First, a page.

San Antonio Mayor Julian Castro and his identical twin brother, Texas Democrat Rep. Joaquin Castro both are campaigning. The offices they'll seek will be decided later, The New York Times
The mayor said that even though he faced off in a televised debate on Tuesday against a Republican candidate for Texas lieutenant governor, he is not running for that position nor, at this point, for any higher office.
"Sometimes I get impatient," said the 39-year-old mayor told the Times. "And I figure I have nothing else going on, so I might as well [campaign]."
Ever since Julian became the first Latino to give a Democratic National Convention keynote address in 2012, the fiercely ambitious pair have sought ways to stay on the national radar.
There has been speculation that the mayor is angling for the vice presidential spot on the 2016 Democratic ticket and that his brother is positioning himself to challenge Texas Sen. Ted Cruz, the Republican Tea Party hero, in 2018.
But though Joaquin is holding a $2,500-a-head fund-raiser next week, with his brother listed as the "special guest," the congressman says he has not decided on whether to go up against Cruz.
"Democrats have to put up somebody strong in 2018 in that Senate race," he said, according to the Times, "whether it will be me or not."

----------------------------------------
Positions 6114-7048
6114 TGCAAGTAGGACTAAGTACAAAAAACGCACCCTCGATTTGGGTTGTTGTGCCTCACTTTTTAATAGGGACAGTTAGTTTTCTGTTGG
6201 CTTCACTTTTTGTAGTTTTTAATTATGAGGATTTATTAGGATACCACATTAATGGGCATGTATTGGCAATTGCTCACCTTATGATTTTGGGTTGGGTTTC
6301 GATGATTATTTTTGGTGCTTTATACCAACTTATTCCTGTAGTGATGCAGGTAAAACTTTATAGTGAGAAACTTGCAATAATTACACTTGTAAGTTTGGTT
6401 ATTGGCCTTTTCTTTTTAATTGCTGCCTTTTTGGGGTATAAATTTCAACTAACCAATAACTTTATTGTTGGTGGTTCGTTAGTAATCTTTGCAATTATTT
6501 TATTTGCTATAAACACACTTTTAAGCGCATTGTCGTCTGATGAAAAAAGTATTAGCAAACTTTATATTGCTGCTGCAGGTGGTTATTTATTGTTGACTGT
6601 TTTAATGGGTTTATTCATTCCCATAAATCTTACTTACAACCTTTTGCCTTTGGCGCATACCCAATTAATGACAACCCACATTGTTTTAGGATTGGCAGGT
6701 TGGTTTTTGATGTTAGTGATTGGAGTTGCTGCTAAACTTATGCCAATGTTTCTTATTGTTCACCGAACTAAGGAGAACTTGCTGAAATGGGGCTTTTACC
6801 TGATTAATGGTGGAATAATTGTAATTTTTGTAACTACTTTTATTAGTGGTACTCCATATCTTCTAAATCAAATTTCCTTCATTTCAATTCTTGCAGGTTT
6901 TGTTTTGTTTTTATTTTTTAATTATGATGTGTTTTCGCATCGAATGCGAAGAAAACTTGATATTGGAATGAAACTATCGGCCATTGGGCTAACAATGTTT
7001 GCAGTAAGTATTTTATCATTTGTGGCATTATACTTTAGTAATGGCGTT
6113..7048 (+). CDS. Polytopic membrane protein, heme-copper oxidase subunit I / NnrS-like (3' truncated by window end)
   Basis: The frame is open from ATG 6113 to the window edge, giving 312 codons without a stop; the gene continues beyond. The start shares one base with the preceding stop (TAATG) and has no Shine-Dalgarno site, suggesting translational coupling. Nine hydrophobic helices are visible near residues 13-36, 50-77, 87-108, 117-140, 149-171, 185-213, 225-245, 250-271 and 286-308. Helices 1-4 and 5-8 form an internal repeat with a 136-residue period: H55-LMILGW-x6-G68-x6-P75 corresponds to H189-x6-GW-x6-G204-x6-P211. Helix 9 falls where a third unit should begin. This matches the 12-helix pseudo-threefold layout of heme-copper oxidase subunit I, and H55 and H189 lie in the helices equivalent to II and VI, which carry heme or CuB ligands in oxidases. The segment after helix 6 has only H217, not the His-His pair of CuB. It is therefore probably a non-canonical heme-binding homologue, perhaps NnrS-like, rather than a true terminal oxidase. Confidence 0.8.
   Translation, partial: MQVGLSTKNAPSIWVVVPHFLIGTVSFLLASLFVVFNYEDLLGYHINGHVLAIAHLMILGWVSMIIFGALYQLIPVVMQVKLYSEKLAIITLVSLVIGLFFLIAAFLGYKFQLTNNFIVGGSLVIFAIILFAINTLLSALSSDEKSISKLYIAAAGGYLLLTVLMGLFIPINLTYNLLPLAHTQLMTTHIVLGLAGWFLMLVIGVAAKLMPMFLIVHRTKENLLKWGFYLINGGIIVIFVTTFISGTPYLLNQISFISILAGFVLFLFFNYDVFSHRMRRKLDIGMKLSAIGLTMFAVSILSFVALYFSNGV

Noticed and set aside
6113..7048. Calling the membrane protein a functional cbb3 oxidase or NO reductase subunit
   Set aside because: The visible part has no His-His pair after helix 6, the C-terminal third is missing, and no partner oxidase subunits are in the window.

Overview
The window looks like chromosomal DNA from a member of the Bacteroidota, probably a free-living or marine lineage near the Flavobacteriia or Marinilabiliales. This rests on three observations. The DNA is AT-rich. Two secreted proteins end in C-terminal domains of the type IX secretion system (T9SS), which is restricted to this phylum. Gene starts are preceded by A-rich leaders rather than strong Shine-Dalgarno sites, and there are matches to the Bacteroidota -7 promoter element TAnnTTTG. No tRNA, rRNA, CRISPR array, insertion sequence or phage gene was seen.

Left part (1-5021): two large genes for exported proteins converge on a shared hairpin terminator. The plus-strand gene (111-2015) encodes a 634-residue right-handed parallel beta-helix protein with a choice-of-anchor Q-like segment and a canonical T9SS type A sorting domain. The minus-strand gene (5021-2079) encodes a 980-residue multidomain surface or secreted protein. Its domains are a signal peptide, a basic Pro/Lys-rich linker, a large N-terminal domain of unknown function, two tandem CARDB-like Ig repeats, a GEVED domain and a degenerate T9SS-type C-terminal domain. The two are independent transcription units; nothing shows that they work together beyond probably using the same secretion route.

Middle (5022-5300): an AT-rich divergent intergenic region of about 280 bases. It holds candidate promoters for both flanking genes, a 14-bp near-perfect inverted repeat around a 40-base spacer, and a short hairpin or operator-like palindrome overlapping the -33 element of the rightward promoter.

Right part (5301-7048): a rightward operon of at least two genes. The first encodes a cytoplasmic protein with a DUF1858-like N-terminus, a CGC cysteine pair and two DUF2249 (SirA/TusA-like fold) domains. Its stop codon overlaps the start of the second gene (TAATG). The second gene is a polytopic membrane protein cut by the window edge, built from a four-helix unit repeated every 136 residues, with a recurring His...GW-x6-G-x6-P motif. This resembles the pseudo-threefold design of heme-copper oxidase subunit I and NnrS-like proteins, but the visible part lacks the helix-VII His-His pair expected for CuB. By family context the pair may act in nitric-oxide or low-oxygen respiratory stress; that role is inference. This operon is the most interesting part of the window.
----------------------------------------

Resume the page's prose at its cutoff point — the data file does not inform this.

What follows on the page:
The International Business Times
in 2012 reported predictions that Julian will be the first Hispanic president.
But some Democrats are concerned that despite being brought up in a Mexican-American family and graduating from Stanford University and Harvard Law School, neither twin speaks Spanish.
"Nationally, to have greater appeal, they need to work on their Spanish," Sergio Bendixen, a pollster who has been employed by both men, told the Times.
On at least one occasion, their identical looks have proved to be a setback. In 2005, during Julian’s unsuccessful first mayoral run, he became mired in a "Twin-Gate Scandal" amid claims that he had Joaquin fill in for him at a campaign event. Julian demurred that this was unintentional confusion. Spectators at the annual San Antonio river parade mistook Joaquin for him when his brother rode a barge with city council members.
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